Updated: May 26, 2020
My quadriceps protest the position I put them in. I am seated on the floor, legs crossed yogi style, attempting to sit up straight. I imagine a string that's attached at one end to the temple ceiling and the other end to the top of my head. I pretend it is straightening my spine, but I still feel as if I am going to fall over backwards. Breathe slowly, I tell myself. Relax the knees. Don't think about the tight muscles. Clear my mind. Listen to the wind through the temple doors, Think of the calm of the surrounding hills. After about ten minutes, I open my eyes. This isn't working.
The monk smiles as I get up. I walk quietly around this new temple so I don't disturb my guide and Glen. Neither one of them is grimacing in pain. I am impressed they took to meditating so easily.
The colorful panels that tell of Buddha's life cover the walls and ceiling. It's a tall building. I bend back as far as I can so I can see everything above me. The temple is so new that there are a few details left to finish it. Two empty niches in the back might be for lighting or speakers. i'm not sure. A pile of marble tiles wait to be installed on the terrace.
The Buddha is made of many polished stones pieced together. It's unusual because all other Buddha's I've seen have been solid—gold or jade or concrete. These stones are from Cambodia, all cut and polished by Cambodian women. The wall behind the Buddha is painted with a gigantic bodhi tree whose crown reaches the ceiling. The leaves continue on the ceiling, over the Buddha.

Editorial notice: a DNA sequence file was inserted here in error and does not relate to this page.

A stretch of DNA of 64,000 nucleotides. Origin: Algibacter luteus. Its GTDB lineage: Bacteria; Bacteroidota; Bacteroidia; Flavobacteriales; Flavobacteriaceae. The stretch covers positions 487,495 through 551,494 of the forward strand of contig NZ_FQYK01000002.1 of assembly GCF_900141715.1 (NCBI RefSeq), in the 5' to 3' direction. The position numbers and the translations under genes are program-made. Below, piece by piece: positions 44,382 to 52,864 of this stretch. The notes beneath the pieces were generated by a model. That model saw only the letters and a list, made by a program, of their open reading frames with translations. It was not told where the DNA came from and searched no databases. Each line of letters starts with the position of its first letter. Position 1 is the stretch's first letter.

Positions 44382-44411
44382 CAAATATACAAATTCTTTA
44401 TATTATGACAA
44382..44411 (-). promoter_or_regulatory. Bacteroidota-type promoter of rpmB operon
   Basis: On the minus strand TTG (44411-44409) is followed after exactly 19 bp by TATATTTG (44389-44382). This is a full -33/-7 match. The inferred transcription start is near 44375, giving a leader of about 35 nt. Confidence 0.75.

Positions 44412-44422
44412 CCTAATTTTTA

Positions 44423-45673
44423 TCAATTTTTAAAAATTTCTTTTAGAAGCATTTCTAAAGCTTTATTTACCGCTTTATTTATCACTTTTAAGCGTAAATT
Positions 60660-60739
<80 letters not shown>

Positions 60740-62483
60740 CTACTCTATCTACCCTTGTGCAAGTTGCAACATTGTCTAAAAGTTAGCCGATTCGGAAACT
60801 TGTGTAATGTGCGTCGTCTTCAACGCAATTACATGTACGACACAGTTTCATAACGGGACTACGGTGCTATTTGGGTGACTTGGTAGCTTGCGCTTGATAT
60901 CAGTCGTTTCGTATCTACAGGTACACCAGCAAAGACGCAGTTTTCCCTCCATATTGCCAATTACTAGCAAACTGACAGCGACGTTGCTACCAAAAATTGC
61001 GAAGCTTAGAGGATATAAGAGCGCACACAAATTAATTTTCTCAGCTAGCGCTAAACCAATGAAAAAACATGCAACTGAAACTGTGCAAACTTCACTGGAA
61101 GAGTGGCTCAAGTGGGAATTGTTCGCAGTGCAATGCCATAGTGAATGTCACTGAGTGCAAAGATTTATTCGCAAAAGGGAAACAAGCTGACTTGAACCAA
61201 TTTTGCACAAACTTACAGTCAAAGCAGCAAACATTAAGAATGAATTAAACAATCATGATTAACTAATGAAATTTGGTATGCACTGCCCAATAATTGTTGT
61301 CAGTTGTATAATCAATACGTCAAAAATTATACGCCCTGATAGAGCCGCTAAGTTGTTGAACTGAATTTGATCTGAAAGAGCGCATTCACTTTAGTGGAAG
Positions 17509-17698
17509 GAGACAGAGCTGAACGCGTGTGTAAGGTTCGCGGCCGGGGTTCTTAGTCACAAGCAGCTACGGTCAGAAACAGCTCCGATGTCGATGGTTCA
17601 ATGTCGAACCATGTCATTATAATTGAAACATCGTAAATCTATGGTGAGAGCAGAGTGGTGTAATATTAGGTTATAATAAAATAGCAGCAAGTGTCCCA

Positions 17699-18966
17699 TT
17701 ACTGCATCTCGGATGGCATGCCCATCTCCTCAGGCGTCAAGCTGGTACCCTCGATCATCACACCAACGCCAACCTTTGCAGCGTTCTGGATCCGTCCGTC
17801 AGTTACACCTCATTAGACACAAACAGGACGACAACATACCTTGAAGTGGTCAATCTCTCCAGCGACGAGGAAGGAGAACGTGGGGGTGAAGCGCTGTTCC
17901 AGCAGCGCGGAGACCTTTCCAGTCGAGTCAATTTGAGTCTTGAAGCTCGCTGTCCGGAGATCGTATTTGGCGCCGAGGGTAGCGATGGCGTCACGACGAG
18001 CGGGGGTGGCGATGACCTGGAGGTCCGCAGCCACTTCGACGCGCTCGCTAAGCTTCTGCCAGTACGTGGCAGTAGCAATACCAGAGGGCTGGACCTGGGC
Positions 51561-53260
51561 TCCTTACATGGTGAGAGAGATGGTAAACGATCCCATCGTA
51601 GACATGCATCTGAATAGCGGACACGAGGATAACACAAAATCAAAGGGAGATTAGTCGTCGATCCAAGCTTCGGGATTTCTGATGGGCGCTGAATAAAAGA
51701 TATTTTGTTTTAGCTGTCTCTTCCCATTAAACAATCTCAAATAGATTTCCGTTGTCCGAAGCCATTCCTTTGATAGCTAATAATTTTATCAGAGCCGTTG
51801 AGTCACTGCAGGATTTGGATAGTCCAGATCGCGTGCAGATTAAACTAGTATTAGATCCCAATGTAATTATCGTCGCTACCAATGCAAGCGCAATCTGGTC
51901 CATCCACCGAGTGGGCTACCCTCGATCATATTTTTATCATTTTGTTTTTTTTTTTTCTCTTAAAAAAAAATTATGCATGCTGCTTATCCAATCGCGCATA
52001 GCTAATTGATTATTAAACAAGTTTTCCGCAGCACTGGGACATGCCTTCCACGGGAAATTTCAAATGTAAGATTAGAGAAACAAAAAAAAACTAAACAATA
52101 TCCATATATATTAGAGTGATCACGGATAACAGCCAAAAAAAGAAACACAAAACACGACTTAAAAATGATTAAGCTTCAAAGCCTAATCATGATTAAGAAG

The temple is elevated. It's doors open to show many other buildings at the complex—some house the monks, some are used for study. There is a another temple for a reclining Buddha, another for a set of figures I'm unfamiliar with. There is a reservoir. In the center is a huge figure of a woman standing on a crocodile. The grounds are impeccably manicured with flowering trees and bushes. The two flag poles near the entrance are each easily 100 feet tall. It is an impressive complex.
As large as this Buddhist center is, I see no one except the monk in the temple. He is pleased that we all sat and meditated (or attempted to). He now gives me pointers in breathing and sitting so that I can continue the practice of meditation on my own.